Tales of a Hack #5: A quick moment to say ... thanks.

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Blog entry by ajw1978 posted 12-21-2014 08:46 PM 1782 reads 0 times favorited 4 comments Add to Favorites Watch
« Part 4: I was told there would be no math. Part 5 of Tales of a Hack series Part 6: Back in the saddle (and protective glasses) again »

Taking a break from a disastrous Christmas-present-making effort and wanted to just spend a moment saying “thanks.”

In my industry, I spend a lot of time online; Facebook, Twitter, message boards, blogs and so on and so forth. Long before I discovered the joy of woodworking and tool ownership, I was a gadget geek and spent a lot of time interacting on related websites. And if there’s one thing I’ve learned, both professionally and socially, over the years, it’s that the internet is full of raging, sarcastic and smug assholes.

So when I first stumbled on this site, I was mentally prepared for “the usual.” And now that a few months have passed, I’ve got to say I’m pleasantly shocked, surprised and pleased to have learned that LJs is truly the exception to the rule.

Let’s be perfectly honest here, at first glance, this can be an intimidating site for a newbie. Just look at the beautiful projects that you all have posted, many of which are the fruits of many, many years of labor. It’s amazing work, from top to bottom. So many people, like myself, who would be posting pictures sloppy, mis-cut, uneven attempts at projects would be easy targets for internet trolls.

Yet, that’s not the case here. As much as it brings me great joy to share projects that, let’s face it, any kid in a high school shop class mastered by the age of 16, it’s even more rewarding to read the comments afterward, full of support, encouragement and well-intended advice.

Sure, there are some jags, as there are anywhere (I’m looking at you, guy who calls everything “Crapsman” ... I get it), but for the most part, this might be the most courteous and welcoming internet community I’ve ever experienced.

So, kudos, Jocks. I can’t tell you enough how much I appreciate every tip, suggestion, and compliment—even on the most shoddy of projects. This has been a hell of a ride so far, and as I’ve said so many times before, I know understand how the rest of my family has felt so comfortable in their shops for so many years.

Thanks for letting me into your little neck of the web world, and thanks for helping all of us new guys try to get to your levels.

-- May the good Lord help me if I ever actually have a shop, garage or basement.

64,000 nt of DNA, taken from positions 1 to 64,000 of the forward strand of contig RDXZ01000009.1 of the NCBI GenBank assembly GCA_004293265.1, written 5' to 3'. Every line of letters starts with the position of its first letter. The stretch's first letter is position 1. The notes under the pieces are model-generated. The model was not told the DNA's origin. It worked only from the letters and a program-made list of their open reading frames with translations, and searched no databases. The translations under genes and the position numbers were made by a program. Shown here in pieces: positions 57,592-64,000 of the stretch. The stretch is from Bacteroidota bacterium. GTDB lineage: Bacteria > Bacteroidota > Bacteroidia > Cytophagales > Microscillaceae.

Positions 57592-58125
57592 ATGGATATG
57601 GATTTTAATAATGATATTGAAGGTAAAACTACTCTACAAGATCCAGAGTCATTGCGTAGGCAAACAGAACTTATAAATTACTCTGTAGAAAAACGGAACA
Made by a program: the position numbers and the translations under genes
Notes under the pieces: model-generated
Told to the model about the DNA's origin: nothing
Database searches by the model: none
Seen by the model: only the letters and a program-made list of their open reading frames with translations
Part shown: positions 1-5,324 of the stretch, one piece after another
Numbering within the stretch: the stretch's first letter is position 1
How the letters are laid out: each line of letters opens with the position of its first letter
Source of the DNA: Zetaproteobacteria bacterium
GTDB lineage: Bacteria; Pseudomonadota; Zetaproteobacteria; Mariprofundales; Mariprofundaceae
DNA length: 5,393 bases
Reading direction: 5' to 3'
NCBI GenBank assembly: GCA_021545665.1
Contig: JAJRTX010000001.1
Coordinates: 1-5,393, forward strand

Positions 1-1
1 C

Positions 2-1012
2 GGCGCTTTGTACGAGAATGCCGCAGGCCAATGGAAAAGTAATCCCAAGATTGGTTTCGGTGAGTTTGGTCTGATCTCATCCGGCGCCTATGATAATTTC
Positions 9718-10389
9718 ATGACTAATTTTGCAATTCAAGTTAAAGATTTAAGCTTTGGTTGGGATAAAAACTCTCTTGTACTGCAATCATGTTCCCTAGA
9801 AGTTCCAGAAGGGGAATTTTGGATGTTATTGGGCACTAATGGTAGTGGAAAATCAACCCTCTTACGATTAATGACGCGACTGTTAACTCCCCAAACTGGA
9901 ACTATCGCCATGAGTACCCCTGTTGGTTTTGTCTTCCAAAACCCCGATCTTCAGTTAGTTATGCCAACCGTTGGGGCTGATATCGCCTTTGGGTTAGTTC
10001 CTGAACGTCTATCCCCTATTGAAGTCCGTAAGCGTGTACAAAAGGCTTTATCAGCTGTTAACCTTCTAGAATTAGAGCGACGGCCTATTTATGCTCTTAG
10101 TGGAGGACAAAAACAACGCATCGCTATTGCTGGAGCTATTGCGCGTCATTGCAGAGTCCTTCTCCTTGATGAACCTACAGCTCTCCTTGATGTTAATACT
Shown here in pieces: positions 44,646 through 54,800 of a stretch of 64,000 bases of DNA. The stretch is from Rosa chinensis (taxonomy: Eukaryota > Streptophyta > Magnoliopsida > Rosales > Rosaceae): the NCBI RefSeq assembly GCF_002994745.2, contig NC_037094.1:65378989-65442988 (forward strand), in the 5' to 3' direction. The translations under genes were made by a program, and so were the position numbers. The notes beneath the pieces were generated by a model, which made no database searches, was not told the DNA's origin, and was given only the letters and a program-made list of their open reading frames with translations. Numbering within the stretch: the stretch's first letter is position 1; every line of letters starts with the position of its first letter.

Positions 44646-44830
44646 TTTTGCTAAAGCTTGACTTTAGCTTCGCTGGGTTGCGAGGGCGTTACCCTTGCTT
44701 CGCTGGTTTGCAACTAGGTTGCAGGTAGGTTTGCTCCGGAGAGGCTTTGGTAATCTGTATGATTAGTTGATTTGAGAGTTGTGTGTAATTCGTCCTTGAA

4 comments so far

View a1Jim's profile


118144 posts in 4493 days

#1 posted 12-21-2014 08:59 PM

it’s very gracious of you to acknowledge your experience here on Ljs, Hopefully your future adventures here will be just as positive. I think I’m speaking for many when I say we are very pleased to have a member who enjoys our neighborhood and can express gratitude for this friendly, fun,helpful and educational Zone called Lumberjocks.


View DIYaholic's profile


19921 posts in 3591 days

#2 posted 12-21-2014 09:33 PM

Glad that you have found & made LJs a caring and respectful community.
It is the sum if it’s parts….
And you sir, are a part of it. Soooo, kudos to you, for helping make this site what it is!!!

-- Randy-- I may not be good...but I am slow! If good things come to those who wait.... Why is procrastination a bad thing?

View ajw1978's profile


165 posts in 2337 days

#3 posted 12-21-2014 11:00 PM

God, I love Classic Mr. Met. :)

-- May the good Lord help me if I ever actually have a shop, garage or basement.

View JayG46's profile


139 posts in 2774 days

#4 posted 12-22-2014 01:36 AM

Great post, AJW.

This is a really welcoming and supportive community. It’s the kind of thing you might expect to find in real life if you were a member of a woodworking guild.

I think part of the reason that ‘jocks are as kind and gracious as they are is that everyone who posts a project here bears a little bit of their soul. I think people are aware of that vulnerability and wouldn’t want to insult someone by saying something negative about their creation. I think most people, whether they are conscious of it or not, go by the “If you don’t have anything nice to say, don’t say anything at all” ethic here.

-- Jay Gargiulo, Naples, FL "Once you understand the way broadly, you can see it in all things."- Miyamoto Musashi

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